Your dentist may be more interested in your cash than in the health of your teeth!
Yes, shocking as this may sound, not all dentists are as honest as one imagines them to be.
A dentist, like a motor mechanic or any other professional, is there to make money and, unless he has lots of patients to attend to, he will likely not be happy if you show up with good teeth that require perhaps only a little cleaning. The chances are that he will search your mouth frantically, looking for the slightest excuse to do a filling.
And a killing!
At your expense.
If you find it hard to believe that an expert in the field of health could also be unethical, just go and read an article that appeared in the Reader's Digest of Feb. 97 entitled "How honest are dentists?"
Bear in mind that persons with emotional problems do tend to study for prestigious and well-paying professions such as dentistry and medicine, in order to try to compensate for their feelings of inadequacy. In so doing, they often end up feeling even more stressed than before. Hence the high rate of suicide amongst doctors and dentists.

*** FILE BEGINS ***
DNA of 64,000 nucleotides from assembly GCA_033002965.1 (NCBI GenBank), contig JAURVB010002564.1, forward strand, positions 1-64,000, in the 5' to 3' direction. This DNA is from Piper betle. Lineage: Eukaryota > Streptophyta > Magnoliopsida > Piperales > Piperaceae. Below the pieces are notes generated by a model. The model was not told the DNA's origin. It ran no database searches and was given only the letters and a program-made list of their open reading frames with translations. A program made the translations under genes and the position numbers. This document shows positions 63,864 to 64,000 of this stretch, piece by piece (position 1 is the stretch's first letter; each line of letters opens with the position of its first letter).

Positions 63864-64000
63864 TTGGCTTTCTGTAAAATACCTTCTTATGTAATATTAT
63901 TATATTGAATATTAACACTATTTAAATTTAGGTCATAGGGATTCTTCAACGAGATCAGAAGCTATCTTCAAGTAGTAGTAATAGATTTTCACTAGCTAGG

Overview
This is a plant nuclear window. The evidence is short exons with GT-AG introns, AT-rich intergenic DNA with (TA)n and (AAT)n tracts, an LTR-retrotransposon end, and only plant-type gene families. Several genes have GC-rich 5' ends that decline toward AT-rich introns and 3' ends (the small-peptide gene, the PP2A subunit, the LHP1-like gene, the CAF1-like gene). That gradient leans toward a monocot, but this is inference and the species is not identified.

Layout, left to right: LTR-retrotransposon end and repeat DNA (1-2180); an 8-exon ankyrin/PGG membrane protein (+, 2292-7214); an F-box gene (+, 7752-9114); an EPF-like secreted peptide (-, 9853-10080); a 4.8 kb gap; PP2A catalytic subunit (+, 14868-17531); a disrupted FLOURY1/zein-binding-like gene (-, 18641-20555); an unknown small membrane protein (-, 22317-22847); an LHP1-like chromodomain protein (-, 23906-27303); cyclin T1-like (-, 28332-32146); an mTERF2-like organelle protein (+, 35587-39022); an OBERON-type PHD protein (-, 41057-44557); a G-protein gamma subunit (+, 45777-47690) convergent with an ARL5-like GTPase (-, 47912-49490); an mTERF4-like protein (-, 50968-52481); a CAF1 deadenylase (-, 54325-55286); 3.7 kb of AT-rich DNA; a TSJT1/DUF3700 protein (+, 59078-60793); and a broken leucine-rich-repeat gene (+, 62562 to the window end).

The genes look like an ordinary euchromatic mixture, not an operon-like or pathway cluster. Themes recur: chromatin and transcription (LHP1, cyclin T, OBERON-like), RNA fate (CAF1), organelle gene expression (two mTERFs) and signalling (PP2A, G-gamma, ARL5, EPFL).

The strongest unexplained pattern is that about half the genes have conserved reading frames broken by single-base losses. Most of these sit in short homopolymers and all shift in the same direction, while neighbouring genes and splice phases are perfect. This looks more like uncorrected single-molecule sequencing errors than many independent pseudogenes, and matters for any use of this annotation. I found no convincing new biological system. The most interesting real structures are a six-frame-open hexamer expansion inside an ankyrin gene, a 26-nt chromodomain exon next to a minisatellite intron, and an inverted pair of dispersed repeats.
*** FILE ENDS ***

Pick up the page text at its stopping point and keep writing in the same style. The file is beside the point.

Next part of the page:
So, be on your guard when visiting a dentist. If you don't have major pain, then there is no reason to allow him to persuade you that you need a filling. A filling, as well as other invasive dental procedures, are in reality (or ought to be) methods of last resort.
Here is what an honest dentist will tell you regarding the care of your teeth:
(1) Eat mostly natural, non-refined foods, including some that require real hard chewing to break down; and restrict the consumption of coffee, sugar and alcohol, for they hinder the absorption of calcium from the diet.
(2) Never finish a meal with anything loaded with sugar. Rather end each meal or snack with fruits, nuts or seeds or simply with carrots, then rinse the mouth thoroughly with water.
(3) Use toothpicks and dental floss regularly. If there is bleeding while using them, it is a sign that the gums are infected due to the accumulation of food particles. Return to that area with the floss every day until there is no more bleeding. Infection can be detected even before bleeding if the gums feel sore when pressed upon by the pick or the floss (cleaning of the teeth, thus, can be done by yourself without the help of the dentist).
(4) Using an extra soft toothbrush, brush your teeth only once a day before going to bed for the night. Brushing in the mornings is unnecessary, unless you want to brush after breakfast.
(5) Use no toothpaste but only water when brushing. Commercial toothpastes contain sweeteners and chemicals which are best avoided, despite the wild claims of manufacturers. After the brushing, rinse the mouth with salt water. (You might try brushing with a mild herbal bar soap. But remember that you must still rinse the mouth with salt water after the brushing.)
(6) If you sense the beginning of a cavity, check your diet and take supplements of lecithin and calcium, and make sure that food particles are not allowed to accumulate around the cavity. Given a chance, the tooth will repair itself.